Either way, the deceased person had survived being shot or speared in the back. The archaeologists found a fragment of a flint projectile point embedded in the left shoulder bone, but the wound had clearly healed. You need about six weeks to months to heal if you get speared through your shoulder blade, the researchers say. The person died only months or years later.
Asked if the other 32 burials found at Beisamoun showed evidence of violence, Khalaily says no: This is the only direct sign of violence there so far. “Some others had skull traumas but that wasn’t necessarily the result of violence. Perhaps they fell and broke their skull. It could have been accidental,” he says.
As to whether Neolithic burials in our corner of the world show evidence of violence, this is a controversial issue. “Some researchers believe there are signs of violence and others say there aren’t. At Motza we found the biggest corpus of burials – about 300, with no signs of violence whatsoever,” Khalaily says, referring to a Neolithic site also about 9,000 years old near Jerusalem.
By the way, at Motza, archaeologists including Khalaily found a range of burials: single, multiple and what seems to be family – two adults and a baby. And in one they found seven bodies. “It could have been the extended family,” he says.
Burned while sitting
But back to the Beisamoun pyre pit. The primary corpse was placed whole in the pit, based on an analysis of the position of the bones. That strongly suggests that the body was fresh when cremated.
The body was placed in a sitting position, which had become more common in the Neolithic, the researchers deduced. They point out that at Tel Hallula, the funerary position of the deceased was exclusively seated, in rather smaller pits.
The archaeologists even postulate that the Beisamoun cremation may have begun with the body placed on a pallet over the pit and subsiding into it during or after the burning. Some pyre pits found in Europe dating to thousands of years later – dating to the Bronze Age and Iron Age – were similar in size to the Beisamoun pit. And the corpses were placed either within or atop the pit.
The most intense burning appeared on the skull and backbone, followed by the upper limbs and then the lower limbs – “the body was only half burned,” Khalaily says.
An analysis of the bones indicates that the fire burned at least at 500 degrees Celsius (932 Fahrenheit) and likely as much as 700 to 800 degrees. The team reports no evidence of post-cremation manipulation of the bones; marks on a heel are interpreted as a dog or some other carnivore taking a bite before burial.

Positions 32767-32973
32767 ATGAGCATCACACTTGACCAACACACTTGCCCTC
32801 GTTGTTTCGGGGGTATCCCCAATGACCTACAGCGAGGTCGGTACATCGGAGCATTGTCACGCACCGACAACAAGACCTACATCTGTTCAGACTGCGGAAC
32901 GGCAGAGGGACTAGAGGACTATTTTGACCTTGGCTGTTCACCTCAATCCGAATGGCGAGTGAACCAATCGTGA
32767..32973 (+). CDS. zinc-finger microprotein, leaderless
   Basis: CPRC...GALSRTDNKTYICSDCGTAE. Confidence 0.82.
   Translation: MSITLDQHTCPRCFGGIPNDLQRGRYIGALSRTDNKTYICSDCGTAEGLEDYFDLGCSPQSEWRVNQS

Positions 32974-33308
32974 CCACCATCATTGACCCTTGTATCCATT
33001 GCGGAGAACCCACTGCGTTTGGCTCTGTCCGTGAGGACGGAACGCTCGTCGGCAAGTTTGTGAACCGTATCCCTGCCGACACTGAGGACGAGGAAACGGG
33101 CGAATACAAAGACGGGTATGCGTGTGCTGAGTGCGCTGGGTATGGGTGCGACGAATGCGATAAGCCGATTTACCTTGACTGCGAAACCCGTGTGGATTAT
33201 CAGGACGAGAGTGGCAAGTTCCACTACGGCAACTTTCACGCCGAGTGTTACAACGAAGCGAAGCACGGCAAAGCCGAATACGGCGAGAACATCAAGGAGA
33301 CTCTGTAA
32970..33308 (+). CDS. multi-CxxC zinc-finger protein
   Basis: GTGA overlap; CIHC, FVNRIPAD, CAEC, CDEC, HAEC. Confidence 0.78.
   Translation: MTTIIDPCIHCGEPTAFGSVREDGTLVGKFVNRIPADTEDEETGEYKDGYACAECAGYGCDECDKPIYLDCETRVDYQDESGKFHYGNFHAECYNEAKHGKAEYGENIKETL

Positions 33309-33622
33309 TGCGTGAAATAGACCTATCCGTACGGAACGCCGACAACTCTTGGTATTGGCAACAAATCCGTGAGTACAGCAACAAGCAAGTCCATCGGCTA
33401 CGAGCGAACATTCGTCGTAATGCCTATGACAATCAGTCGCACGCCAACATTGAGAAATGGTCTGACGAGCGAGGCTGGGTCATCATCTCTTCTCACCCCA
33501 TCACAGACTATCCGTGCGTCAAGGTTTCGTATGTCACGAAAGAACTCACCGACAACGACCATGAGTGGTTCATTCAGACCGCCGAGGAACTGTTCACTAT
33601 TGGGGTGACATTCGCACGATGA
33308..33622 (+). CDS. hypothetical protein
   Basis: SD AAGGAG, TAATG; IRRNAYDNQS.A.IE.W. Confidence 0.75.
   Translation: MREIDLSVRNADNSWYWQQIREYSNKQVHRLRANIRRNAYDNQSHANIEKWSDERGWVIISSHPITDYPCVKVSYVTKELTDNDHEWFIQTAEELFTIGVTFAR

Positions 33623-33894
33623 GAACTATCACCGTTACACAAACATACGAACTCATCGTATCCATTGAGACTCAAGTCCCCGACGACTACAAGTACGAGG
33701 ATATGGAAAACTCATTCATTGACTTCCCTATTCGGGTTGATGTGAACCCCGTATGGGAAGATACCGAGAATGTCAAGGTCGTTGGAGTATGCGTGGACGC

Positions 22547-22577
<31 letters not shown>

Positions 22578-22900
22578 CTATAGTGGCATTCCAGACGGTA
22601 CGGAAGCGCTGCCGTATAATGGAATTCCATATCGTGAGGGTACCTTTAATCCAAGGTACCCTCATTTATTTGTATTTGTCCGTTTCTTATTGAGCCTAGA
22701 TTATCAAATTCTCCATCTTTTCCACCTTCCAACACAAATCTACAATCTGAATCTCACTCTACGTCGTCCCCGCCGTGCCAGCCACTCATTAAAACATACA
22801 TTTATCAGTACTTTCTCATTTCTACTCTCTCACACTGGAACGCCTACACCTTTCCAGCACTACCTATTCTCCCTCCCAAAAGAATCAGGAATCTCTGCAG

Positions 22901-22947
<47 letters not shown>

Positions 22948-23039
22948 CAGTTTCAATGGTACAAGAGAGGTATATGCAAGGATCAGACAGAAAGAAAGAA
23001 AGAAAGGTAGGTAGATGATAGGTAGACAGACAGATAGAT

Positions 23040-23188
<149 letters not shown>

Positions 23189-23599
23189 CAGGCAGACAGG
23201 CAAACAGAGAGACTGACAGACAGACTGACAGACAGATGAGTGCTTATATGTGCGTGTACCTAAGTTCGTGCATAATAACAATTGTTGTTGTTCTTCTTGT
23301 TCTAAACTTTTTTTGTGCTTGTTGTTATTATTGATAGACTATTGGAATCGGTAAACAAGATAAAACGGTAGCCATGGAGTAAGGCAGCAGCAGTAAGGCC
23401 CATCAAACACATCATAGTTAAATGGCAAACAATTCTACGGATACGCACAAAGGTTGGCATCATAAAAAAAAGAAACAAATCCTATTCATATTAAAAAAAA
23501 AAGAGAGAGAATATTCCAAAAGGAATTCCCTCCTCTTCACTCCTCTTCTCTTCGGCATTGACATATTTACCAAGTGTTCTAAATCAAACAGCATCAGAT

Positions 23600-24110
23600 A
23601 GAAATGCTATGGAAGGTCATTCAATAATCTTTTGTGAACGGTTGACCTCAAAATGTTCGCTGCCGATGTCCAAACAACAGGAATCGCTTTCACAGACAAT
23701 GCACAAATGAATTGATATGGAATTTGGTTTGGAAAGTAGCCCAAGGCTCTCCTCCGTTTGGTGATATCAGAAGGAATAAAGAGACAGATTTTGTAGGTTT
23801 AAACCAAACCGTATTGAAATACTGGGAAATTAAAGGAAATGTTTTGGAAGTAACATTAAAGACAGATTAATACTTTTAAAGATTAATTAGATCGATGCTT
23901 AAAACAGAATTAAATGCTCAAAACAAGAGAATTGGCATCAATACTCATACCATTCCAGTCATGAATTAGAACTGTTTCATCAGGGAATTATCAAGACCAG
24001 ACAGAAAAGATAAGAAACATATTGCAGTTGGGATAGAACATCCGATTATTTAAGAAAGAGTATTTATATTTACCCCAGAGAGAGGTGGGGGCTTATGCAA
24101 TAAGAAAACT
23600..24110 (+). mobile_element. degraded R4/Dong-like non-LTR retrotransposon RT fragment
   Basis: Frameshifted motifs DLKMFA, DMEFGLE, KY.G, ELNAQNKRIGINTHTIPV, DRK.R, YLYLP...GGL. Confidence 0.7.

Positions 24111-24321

In the pit, the researchers identified a high concentration of remains of sedge reed – a water-loving plant. Its concentration could indicate that the body had been wrapped in a sedge shroud.
No grave goods were detected, with the possible exception of a shattered spatula made of bone – and animals. Most of the bone fragments remained unidentified, but those that were included bones of pigs, gazelles, goats, rabbits and fish, though there’s no telling if they were burned with the body or were in the sediment layer where the pit was dug. There wasn’t much room in that pit, though.
The team adds that the bone fragments’ condition doesn’t support the theory that they were used as fuel for the cremation. It all adds up to accidental inclusion.
And then they left
Finally, with he body burning or burned, the pit’s walls partially imploded and the pit was left open to the elements, the researchers say. Also, some of the bones from the primary corpse seem to be missing and there is evidence that the community also practiced secondary burial, so maybe some bones were removed for burial elsewhere.
All other instances of cremation at prehistoric Beisamoun were secondary burnings of selected bones. None were in deep, walled pits other than the fresh corpse.
Secondary burials, by the way, were confined to dead adults: The children were buried intact.
So there we have it: A person survived a shot to the back only to die still young, and was placed while still fresh in or on a pit, and cremated at high temperature. Some other bones or their ash were added to the pit, then or later.
Cremation was apparently an innovation for the culture: This primary cremation at Beisamoun is one of the earliest known for this region.
Khalaily adds, however, that archaeologists have long been puzzled by the paucity of burials in the Neolithic transition phase, before the pottery phase. The settlements were large, and logically there should have been more. Perhaps cremation was becoming a thing back then, but the evidence is lost.
Why might the people have adopted cremation? At Beisamoun, this may have to do with the people’s settling near paleo-Lake Hula, a low-lying swampy area, Khalaily suggests. Chances are that the place was ridden with disease, not least malaria.
“If the person had an infectious disease, for instance from drinking dirty water, it would have been better to burn than to bury,” he says, adding that the team is currently doing isotope analysis of the bones to seek indications of illness.
About the skull plastering, about which enough can never be written – that was the practice of removing the skull, defleshing it and covering it with plaster, with shells replacing the eyes. It was practiced widely around the Levant and what is today Turkey from around 11,000 to 8,000 years ago, the “pre-pottery Neolithic C” period, when the practice ceased (and cremation began, Bocquentin points out).
At Beisamoun, two plastered skulls had been found previously and recently the researchers unearthed another partial third one.
They say the plastered skulls might have been “portraits” of the deceased, whose other parts were probably buried under the family home. Other theories include ancestor worship, territorial markers or souvenirs of decapitated enemies.
Khalaily says he's pretty sure the plastering was confined to “special people within the society who won the honor of having a mask made. Maybe they were leaders, or of the leader’s family, because archaeologists found plastered skulls of children in Syria,” he says.
“The purpose would have been to commemorate the leader himself, so he [his spirit] would guide the new leader until he established his status in the society. Once the new leader found his feet, the plastered skull would have been reburied. It was for society to remember that the new leader was the son of the old one you loved. Or didn’t.”